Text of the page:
What's a Good Score?

What’s a Good Credit Score?

Maintaining good credit has its benefits, especially when you are looking to secure a mortgage. When you apply, it’s your middle score that is used—not your high score or low score. Little dips and raises in your score from month to month are normal.

The reality is that there is no universally “good” FICO score short of the sacred 850. There’s also no universally “bad” FICO score until you fall into the sub 500 range. Most of us live somewhere within that range, and a good or bad score is going to depend on what the company evaluating your credit wants to see. A good score is whatever it takes to qualify for what you’re applying for, with the best terms possible.

Typically lending is loosening up, but it’s not where it was in 2005. In today’s market, a 750 plus FICO score can for the most part get you what you want. When you fall below 750 is when you may start to roll the dice with whatever you are applying for.

Who Sees Your Score?

In addition to loan and credit applications, your credit is evaluated in several normal activities you may wish to participate in. These include applying for a job, or trying to purchase auto, life or homeowner’s insurance. It’s also evaluated when you turn on new utilities, rent an apartment, or start cell phone service.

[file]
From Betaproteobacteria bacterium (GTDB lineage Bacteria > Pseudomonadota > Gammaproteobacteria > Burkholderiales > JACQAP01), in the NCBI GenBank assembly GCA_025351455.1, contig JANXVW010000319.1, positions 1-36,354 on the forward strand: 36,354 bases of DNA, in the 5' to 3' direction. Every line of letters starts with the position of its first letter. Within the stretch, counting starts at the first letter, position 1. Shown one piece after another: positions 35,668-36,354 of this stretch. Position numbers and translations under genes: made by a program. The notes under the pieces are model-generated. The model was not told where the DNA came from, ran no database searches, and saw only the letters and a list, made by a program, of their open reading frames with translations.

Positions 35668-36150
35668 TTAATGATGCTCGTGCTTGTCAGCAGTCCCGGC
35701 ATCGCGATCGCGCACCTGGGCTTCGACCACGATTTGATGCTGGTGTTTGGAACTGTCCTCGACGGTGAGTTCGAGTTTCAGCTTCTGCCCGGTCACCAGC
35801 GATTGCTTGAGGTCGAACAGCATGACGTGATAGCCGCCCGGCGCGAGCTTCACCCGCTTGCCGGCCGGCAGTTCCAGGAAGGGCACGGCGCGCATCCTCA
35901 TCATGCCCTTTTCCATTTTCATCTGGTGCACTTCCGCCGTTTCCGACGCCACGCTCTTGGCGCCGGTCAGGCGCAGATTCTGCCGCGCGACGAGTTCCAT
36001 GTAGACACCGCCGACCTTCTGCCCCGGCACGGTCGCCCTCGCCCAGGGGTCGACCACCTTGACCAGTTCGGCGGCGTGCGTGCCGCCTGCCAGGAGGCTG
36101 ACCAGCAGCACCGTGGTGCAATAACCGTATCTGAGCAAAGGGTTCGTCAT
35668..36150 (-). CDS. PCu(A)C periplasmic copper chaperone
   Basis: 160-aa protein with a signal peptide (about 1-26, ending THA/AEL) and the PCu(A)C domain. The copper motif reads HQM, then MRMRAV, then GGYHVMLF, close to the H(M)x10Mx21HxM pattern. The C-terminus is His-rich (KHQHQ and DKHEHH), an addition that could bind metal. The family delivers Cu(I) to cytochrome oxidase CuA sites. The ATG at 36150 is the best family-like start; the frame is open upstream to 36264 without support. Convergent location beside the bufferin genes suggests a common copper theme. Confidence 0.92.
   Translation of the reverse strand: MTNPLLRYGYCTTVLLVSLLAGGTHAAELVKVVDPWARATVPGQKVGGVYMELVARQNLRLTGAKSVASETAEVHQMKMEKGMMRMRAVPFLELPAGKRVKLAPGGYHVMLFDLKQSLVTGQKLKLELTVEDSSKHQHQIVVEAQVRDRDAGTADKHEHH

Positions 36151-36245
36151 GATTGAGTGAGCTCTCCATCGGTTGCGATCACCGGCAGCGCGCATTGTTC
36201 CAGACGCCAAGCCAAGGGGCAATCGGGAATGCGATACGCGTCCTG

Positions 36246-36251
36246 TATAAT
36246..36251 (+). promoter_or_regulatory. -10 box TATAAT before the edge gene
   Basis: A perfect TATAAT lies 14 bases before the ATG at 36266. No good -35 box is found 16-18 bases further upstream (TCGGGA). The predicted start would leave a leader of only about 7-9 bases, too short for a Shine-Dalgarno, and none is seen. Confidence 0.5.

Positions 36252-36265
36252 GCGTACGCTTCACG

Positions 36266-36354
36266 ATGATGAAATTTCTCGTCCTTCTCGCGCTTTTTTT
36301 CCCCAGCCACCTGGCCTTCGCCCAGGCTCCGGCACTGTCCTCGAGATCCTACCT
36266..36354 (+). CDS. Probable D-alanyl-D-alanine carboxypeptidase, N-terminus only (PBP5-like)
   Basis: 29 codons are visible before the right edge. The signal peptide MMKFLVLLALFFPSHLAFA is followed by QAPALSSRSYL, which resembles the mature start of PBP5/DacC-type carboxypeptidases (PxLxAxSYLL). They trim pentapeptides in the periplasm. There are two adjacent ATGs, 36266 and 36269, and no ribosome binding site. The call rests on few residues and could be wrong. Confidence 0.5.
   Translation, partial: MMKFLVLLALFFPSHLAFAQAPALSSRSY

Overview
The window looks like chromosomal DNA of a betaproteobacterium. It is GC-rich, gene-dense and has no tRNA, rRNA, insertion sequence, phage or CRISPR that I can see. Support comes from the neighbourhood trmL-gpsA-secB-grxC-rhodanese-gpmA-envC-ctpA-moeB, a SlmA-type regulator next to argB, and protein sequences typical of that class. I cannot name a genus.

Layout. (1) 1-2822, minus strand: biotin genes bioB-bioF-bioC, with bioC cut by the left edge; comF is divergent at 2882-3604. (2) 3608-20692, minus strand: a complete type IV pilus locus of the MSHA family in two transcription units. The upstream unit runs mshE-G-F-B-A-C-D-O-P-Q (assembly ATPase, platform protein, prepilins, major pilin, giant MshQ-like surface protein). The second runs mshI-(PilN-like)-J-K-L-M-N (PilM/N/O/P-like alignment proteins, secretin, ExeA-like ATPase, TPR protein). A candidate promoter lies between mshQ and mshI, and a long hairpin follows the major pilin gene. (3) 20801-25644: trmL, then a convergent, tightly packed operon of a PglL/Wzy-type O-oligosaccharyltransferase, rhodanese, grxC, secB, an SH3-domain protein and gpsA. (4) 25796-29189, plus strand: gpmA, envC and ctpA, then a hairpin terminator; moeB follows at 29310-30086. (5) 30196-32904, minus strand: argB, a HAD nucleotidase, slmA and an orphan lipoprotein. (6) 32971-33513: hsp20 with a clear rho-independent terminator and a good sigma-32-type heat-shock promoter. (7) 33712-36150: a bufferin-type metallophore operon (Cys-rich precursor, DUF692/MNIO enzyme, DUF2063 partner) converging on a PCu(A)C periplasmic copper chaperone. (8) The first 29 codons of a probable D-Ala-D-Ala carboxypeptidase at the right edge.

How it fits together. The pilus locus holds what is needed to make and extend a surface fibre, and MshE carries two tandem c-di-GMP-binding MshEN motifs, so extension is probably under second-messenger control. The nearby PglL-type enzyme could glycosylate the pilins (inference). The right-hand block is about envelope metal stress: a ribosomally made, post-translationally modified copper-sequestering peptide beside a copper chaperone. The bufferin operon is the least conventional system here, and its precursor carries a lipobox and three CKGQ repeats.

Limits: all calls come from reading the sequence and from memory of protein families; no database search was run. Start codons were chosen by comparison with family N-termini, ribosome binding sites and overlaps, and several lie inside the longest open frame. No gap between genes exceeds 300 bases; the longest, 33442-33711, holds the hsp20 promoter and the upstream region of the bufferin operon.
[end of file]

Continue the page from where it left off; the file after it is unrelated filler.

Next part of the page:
Keep in mind:

  • Your payment history is 50 percent of your score. Simply paying your mortgage on time can help increase your score.
  • Avoid new purchases when you’re trying to raise your score. Big-ticket items such as a new car, new carpet for a home, or an extravagant vacation can harm your credit while you’re waiting for a home loan application.
  • Improved credit can result in reduced rates for auto insurance policies. If you have no new traffic violations, or you are looking for homeowner’s insurance, it may be time to have your policy re-evaluated.
  • If your home loan application goes beyond 90 days or you are unable to find a home in that time, the lender may have to pull your credit again, and you may take another credit inquiry hit to your score.
  • Leaving open old and unused accounts can be a good thing. You’re only using a fraction of your credit.